- Security TWENTY
- Women in Security
Cellebrite, the Israeli mobile data forensic product firm, provided its Universal Forensic Extraction Device (UFED) units to the INTERPOL Digital Crime Centre (IDCC). That was to assist in retrieving evidence for the prosecution of suspects involved in a global online ‘sextortion’ scam.
In the first operation of its kind, named Strikeback, raids in the Philippines by the Philippines National Police (PNP) resulted in the arrest of 58 people and the seizure of 250 electronic devices, including many mobile phones. A second phase of the operation led to the arrest of a further eight suspects. Cellebrite says that its UFED was the main tool used to extract and analyse mobile data, to gather evidence for the prosecution of the ‘sextortion’ criminals.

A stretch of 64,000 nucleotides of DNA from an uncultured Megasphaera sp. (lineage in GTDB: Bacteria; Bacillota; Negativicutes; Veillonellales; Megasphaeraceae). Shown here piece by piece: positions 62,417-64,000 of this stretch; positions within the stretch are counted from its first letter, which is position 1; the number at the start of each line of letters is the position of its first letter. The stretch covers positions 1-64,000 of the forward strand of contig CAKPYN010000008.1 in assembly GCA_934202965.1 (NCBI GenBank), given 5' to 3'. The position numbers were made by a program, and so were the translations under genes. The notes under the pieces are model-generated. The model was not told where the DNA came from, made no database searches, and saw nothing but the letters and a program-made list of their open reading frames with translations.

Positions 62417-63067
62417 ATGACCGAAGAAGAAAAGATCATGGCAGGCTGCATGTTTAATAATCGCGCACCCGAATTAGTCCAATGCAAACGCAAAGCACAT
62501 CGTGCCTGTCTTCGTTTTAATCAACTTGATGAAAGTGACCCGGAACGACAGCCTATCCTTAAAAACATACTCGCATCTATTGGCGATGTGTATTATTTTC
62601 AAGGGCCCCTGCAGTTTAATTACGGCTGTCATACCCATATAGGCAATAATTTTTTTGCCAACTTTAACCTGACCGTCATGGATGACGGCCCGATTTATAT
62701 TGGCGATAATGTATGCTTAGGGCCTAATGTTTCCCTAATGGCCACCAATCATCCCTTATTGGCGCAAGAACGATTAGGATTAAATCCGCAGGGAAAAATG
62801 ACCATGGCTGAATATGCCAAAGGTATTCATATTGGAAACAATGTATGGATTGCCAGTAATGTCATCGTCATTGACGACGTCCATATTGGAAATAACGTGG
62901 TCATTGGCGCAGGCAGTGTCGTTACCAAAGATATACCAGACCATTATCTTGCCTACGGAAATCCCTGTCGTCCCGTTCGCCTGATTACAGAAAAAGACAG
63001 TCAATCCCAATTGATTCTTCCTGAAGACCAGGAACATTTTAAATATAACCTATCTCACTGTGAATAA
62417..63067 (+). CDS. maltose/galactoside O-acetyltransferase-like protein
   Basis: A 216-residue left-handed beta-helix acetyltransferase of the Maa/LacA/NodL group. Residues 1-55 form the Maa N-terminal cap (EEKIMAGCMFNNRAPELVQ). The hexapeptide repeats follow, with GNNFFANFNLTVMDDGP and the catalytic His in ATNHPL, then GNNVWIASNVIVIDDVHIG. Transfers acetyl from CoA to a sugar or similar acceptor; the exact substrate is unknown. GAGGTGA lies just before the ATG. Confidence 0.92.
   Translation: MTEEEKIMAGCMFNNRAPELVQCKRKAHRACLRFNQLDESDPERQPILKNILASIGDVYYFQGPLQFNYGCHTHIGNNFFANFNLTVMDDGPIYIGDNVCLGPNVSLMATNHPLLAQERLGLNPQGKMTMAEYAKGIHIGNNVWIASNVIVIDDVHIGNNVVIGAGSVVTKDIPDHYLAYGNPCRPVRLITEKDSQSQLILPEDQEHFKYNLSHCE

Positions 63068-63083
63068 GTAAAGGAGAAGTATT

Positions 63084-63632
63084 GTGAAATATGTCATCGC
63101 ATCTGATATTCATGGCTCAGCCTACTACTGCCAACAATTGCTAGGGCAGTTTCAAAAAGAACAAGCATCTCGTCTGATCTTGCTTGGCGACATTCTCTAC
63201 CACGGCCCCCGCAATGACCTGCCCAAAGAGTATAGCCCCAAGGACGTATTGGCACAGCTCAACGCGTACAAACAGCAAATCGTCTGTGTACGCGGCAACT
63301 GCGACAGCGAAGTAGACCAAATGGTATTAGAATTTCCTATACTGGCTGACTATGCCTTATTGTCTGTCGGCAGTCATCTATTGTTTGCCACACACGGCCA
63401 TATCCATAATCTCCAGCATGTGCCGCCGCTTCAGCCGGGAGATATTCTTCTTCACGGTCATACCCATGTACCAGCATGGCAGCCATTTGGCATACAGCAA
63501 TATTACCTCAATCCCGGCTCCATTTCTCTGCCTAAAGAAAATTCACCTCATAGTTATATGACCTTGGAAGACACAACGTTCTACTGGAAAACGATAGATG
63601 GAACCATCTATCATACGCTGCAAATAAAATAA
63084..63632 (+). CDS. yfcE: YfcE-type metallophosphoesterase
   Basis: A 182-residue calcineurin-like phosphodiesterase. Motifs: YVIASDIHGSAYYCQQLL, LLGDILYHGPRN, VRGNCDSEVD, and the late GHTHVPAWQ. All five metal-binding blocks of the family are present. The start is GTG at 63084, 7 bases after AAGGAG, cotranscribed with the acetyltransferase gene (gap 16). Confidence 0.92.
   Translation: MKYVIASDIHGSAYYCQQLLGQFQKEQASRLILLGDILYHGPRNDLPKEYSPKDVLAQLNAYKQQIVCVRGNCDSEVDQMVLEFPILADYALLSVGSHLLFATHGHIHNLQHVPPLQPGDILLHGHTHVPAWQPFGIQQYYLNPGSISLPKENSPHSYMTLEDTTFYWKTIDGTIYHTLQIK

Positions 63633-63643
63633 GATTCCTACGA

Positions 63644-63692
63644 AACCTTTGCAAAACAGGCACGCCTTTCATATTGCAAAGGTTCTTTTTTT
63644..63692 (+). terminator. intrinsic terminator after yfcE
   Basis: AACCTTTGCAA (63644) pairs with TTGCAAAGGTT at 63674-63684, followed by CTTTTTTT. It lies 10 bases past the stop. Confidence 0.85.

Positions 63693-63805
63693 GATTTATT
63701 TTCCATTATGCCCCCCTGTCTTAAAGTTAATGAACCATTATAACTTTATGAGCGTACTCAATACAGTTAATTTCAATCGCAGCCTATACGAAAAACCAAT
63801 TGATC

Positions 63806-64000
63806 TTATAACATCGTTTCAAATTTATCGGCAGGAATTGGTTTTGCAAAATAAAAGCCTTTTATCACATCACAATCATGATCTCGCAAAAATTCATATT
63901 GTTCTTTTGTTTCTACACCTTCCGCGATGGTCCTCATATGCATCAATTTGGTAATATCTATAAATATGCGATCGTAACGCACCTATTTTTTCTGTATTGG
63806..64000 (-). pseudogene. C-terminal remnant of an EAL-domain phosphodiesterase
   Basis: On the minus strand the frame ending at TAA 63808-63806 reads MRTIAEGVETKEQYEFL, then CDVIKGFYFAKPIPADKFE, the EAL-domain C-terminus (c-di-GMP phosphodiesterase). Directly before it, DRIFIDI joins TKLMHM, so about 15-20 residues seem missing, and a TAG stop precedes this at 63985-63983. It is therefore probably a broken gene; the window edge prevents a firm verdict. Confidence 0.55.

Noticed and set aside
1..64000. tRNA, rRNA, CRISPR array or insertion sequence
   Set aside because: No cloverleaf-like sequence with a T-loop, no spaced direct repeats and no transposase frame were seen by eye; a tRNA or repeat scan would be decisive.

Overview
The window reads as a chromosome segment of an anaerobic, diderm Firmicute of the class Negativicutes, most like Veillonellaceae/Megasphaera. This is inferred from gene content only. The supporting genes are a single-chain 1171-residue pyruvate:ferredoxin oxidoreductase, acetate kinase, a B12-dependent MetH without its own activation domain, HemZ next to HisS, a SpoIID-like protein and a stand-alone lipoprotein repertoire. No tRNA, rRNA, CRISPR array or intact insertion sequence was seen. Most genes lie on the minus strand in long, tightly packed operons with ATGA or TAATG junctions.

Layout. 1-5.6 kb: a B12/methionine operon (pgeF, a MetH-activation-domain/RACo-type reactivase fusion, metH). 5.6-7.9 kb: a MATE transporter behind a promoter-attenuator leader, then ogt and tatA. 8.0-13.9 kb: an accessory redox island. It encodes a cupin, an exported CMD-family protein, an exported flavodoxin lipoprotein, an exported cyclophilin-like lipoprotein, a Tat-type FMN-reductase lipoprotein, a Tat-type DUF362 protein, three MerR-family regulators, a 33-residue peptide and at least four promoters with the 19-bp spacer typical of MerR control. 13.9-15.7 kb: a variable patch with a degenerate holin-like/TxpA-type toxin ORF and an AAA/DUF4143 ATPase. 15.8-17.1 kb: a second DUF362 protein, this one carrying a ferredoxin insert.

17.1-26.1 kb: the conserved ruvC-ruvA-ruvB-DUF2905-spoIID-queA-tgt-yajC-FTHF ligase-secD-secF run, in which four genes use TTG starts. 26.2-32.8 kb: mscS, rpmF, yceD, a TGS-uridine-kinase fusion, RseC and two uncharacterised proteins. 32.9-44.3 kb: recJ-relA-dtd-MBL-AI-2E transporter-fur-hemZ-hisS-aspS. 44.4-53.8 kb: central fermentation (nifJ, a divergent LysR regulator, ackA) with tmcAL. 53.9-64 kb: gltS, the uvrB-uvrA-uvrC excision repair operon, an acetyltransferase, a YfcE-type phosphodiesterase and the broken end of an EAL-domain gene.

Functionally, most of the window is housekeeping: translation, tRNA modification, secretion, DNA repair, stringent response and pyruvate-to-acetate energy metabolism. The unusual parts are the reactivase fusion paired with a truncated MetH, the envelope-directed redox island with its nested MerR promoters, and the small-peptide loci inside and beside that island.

Levy Lozada, Chief of the PNP’s Digital Forensic Laboratory, and part of the recently formed Anti-Cybercrime Group, said: “The UFED was the primary tool used by PNP to perform extractions and analysis of data from mobile devices. We are very satisfied with the equipment since it’s easy to use and effectively pulls out admissible evidence. Our digital forensic laboratories use it not only for cybercrime, but for other types of crimes where a mobile device may have been used to carry out illicit criminal activity.”
And Sanjay Virmani, Director of the IDCC, added: “The arrests were just one part of the investigation. Equally as important is ensuring that evidence is properly recovered and accessed, and the support and expertise provided by Cellebrite was an important factor in this part of the process.”
The UFED units provided to the IDCC were part of Cellebrite’s support for the INTERPOL Global Complex for Innovation (IGCI) in Singapore to support the Organization’s 190 member countries in fight digital crime, identify criminals and support capacity building through innovative training.
A full case study on Operation Strikeback can be found on the Cellebrite website.